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Australia said Tuesday it will bar TikTok on government devices, joining a growing list of Western nations pulling down on the Chinese-owned app due to national security fears.

Mark Dreyfus, Attorney-General said the decision was as a result of an advice from the country’s intelligence agencies and would begin “as soon as practicable”.

Australia is the last member of the secretive Five Eyes security alliance to run a government TikTok ban, joining its allies the United States, Britain, Canada and New Zealand.

France, the Netherlands and the European Commission have made similar plans.

Dreyfus noted the government would allow some exemptions on a “case-by-case basis” with “appropriate security mitigations in place”.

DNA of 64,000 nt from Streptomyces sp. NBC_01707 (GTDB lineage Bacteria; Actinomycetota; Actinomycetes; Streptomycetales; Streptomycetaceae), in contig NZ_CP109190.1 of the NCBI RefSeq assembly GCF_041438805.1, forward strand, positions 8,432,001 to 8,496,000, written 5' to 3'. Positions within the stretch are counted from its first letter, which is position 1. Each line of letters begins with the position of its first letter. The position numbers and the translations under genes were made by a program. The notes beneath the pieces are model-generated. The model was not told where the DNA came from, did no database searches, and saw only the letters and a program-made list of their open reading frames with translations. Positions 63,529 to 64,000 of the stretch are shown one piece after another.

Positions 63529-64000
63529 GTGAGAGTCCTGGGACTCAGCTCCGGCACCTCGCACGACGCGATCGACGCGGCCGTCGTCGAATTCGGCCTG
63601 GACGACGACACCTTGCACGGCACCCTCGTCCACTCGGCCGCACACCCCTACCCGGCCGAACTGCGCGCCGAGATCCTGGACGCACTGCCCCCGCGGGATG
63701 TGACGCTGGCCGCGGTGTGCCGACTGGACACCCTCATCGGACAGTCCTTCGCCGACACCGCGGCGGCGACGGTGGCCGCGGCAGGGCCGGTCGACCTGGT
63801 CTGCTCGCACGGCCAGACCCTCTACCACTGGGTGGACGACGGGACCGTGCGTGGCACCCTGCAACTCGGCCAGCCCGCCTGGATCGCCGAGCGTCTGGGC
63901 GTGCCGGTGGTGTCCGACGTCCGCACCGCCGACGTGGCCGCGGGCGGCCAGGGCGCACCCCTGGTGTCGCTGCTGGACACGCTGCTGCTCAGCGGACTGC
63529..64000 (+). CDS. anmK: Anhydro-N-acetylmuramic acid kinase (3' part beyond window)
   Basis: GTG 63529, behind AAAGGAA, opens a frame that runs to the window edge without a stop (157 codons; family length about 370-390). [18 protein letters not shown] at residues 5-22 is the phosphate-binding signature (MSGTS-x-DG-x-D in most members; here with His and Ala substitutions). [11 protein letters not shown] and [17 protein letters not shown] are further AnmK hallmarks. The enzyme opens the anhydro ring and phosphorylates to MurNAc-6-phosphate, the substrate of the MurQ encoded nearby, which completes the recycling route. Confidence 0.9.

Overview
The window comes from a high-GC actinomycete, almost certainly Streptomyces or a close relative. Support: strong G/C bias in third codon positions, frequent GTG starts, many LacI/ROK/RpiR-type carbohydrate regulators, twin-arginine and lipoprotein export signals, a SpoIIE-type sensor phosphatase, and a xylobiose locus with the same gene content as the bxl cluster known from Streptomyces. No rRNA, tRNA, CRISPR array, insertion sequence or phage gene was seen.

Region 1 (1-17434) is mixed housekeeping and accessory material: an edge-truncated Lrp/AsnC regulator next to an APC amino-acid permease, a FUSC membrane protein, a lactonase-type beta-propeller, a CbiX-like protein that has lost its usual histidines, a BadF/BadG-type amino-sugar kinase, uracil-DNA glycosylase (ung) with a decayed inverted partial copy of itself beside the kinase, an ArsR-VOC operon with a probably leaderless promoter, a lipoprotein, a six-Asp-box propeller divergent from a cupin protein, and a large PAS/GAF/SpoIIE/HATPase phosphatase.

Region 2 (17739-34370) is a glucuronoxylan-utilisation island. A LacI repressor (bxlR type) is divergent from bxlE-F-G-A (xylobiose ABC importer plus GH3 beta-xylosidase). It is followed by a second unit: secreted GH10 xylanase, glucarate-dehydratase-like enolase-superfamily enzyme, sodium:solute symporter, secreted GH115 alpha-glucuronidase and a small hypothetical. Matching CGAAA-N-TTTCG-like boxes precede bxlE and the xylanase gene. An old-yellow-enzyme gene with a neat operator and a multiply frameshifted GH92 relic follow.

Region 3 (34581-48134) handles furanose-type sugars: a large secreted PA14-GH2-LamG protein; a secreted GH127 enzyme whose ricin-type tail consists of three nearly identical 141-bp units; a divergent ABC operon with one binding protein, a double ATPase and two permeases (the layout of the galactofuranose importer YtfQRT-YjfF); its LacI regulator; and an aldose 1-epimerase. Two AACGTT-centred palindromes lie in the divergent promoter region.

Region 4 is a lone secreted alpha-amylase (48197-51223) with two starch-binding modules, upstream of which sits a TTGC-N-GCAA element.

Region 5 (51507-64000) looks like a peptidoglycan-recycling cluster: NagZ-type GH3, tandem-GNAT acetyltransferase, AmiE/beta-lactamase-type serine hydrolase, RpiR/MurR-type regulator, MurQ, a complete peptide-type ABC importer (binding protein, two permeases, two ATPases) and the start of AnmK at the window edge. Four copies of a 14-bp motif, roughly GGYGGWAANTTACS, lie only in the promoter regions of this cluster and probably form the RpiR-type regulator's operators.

Cybersecurity experts have warned that the app — which boasts more than one billion global users — could be used to consume data that is then shared with the Chinese government.
Surveys have estimated that as many as seven million Australians make use of the app — or about a quarter of the population.

In a security notice defining the ban, the Attorney-General’s Department stated TikTok posed “significant security and privacy risks” originating from the “extensive collection of user data”.
China condemned the action, saying it had “lodged stern representations” with Canberra over the move and urging Australia to “provide Chinese companies with a fair, transparent and non-discriminatory business environment”.

“China has always maintained that the issue of data security should not be used as a tool to generalise the concept of national security, abuse state power and unreasonably suppress companies from other countries,” foreign ministry spokesperson Mao Ning said.

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